Last week a friend of mine shot me an e-mail out of the blue inquiring about his options in Buenos Aires, were he to give up his life in NYC and move down here. He mentioned that while he´s been reflecting on his circumstances for awhile now, what brought Buenos Aires in particular to his attention was this article in New York Magazine from late February.
Without going into too much detail, this article, which is now somewhat infamous in various expat-circles down here for its hedonistic and overly self-indulgent view on living abroad, goes on to tell the story of a guy ¨who would be nothing¨ if he were back in NYC, according to his (tactful and surely likeable) best friend, but because of his good fortune in being born in a country that now has a very favorable exchange rate, can pretty much live on his own terms, ostensibly assuring he remains far from ¨nothing.¨
Now, it seems, everyone´s getting on the bandwagon: just a few weeks ago came another piece on the dramatic increase of visitors and expats to Buenos Aires, this time from the Washington Post, which hailed the city for its great value, and claimed the driving force behind it all is ¨$250 (USD) rents.¨
I get a fair amount of inquires from people asking about moving to BA all the time, so I´ll try to clear up what I think are a few misconceptions about the whole ordeal.
Just so nobody gets offended, let me stipulate ¨all views expressed in this blog are strictly the opinions of the author¨ (duh).
Anyway, as I see it, the majority of long term expats living down here fall into 1 of 2 camps:
1) Burnt out middle-aged person, either:
- Looking for a less stressful environment or career change that will be much less riskier here (because the dollar, euro, or pound value) than at home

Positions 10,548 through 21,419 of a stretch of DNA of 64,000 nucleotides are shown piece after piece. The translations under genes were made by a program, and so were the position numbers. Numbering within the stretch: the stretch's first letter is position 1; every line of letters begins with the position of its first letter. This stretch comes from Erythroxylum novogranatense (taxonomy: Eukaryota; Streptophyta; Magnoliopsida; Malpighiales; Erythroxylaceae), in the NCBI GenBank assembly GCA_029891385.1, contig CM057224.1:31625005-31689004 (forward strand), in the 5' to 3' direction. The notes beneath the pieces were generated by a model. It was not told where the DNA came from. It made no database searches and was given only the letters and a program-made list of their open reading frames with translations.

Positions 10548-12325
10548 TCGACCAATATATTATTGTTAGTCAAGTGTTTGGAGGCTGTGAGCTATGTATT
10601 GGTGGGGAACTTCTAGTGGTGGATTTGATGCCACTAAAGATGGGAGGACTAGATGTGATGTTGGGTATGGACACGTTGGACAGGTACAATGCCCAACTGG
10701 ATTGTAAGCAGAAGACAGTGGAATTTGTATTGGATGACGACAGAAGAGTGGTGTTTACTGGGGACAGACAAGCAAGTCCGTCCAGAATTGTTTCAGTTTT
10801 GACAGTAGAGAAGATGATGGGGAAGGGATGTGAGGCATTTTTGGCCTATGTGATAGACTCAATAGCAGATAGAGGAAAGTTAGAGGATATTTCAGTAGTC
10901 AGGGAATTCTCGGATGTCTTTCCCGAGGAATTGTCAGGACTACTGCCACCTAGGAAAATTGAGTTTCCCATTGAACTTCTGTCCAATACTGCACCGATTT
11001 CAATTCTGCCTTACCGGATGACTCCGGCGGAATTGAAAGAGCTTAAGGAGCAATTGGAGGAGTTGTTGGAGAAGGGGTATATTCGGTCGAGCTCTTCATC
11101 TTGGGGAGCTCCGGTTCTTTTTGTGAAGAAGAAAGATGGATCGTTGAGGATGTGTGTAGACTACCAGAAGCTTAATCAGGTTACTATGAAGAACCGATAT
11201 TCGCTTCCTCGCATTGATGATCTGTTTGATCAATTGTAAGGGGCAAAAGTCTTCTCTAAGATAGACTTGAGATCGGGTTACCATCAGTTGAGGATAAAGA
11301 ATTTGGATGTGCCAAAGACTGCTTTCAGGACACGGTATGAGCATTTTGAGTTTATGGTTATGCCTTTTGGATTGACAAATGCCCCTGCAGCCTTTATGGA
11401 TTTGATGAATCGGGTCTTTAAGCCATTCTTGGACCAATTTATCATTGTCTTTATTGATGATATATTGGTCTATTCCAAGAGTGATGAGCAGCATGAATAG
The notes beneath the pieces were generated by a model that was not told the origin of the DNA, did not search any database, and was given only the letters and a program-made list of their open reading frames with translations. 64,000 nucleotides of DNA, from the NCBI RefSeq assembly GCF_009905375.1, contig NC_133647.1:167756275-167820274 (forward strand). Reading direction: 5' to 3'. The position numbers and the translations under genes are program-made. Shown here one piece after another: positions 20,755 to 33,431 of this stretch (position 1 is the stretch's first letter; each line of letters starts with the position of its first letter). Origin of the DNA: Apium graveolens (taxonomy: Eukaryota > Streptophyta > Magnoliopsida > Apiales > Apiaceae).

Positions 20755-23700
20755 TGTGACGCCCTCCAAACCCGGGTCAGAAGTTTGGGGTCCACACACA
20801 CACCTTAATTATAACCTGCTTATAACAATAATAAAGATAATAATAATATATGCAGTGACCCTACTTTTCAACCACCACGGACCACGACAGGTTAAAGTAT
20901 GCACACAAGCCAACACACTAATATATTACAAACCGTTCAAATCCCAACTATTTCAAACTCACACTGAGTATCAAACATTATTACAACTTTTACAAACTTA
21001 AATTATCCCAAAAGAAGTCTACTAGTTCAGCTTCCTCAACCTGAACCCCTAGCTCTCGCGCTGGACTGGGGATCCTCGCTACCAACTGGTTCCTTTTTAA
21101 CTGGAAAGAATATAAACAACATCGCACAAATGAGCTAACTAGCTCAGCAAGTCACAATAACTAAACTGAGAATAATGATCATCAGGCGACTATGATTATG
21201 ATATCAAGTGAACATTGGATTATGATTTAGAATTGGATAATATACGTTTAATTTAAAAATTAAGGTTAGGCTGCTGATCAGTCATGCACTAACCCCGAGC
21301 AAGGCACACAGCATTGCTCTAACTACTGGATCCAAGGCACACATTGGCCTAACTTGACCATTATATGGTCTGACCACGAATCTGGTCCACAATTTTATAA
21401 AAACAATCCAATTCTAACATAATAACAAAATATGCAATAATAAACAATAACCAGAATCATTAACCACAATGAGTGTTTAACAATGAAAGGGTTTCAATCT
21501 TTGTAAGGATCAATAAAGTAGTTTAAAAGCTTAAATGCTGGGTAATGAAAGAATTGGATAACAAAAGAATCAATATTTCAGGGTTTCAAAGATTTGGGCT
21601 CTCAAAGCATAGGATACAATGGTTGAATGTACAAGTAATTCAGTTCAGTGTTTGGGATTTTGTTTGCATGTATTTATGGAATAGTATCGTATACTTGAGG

- Someone who has ¨come to,¨ having some sort of spiritual, self-growth or existential experience beckoning them to indulge their passions, whether it be art, tango, music, etc.
- Divorced, bald, or otherwise ¨normal¨ male who believes his nationality and portfolio will instantly compensate for his deficencies, and, in a land of economic stability and a weak currency, will parlay itself into dividends much greater than back home – namely attention from attractive females
- Just to be fair: middle-aged women with the same agendas…see “Under a Tuscan Sun,” or “How Stella Got Her Groove Back” (I much prefer Stella…that Taye Diggs…whooo weee)
- Or any combination thereof
2) Young people fresh out of college or just a few years out, either:
- Looking to delay the inevitable for a year or two under the guise of ¨learning Spanish¨
- Beating the ¨system¨ by living in splendid poverty, all in an expression of solidarity with the world community at large
- Trying to kick-start a career doing something they like and make it happen while they can, before (more) debt and obligation piles up, in art, tango, writing, film, etc.
- Or any combination thereof
It´s the Economy, Stupid
Obviously I´m only being half-serious here, but I think the underlying point is the same: money talks. No matter what anyone tells you, and I´ll highlight this in bold just to underscore its significance, If someone tells you money has absolutely no bearing on their decision to move to Buenos Aires, either they´re filthy rich or they´re lying.
But ¨nooo¨ you say, ¨money has nothing to do with my decision to move here. I love Buenos Aires because it´s beautiful – I love it so I can dance tango every single day for the rest of my life.¨ Wrong. If you didn´t possess the critical advantage of having stable work in a country with a stable currency (and as a result, being able to accumulate at least some sort of modest savings) there´s absolutely no way you could come down here and while away the afternoon sipping maté and listening to Carlos Gardel – you´d be working in an office making Xeroxes, cutting up meat, or doing something else boring and nomal like almost every regular Argentine person does. That´s the bottom line. I´m not any better – I came here because I wanted to live abroad for a year after I graduated, and it made perfect sense to come to South America, where I could realize that possibility, as opposed to Europe, where I´d likely only be able to last a few months. Sure, I chose Argentina over, say, Peru, because I was attracted to what the country had to offer. But people come to live here – perhaps not always first and foremost, but make no mistake it´s an integral part of the decision-making process – because of money, dinero, plata.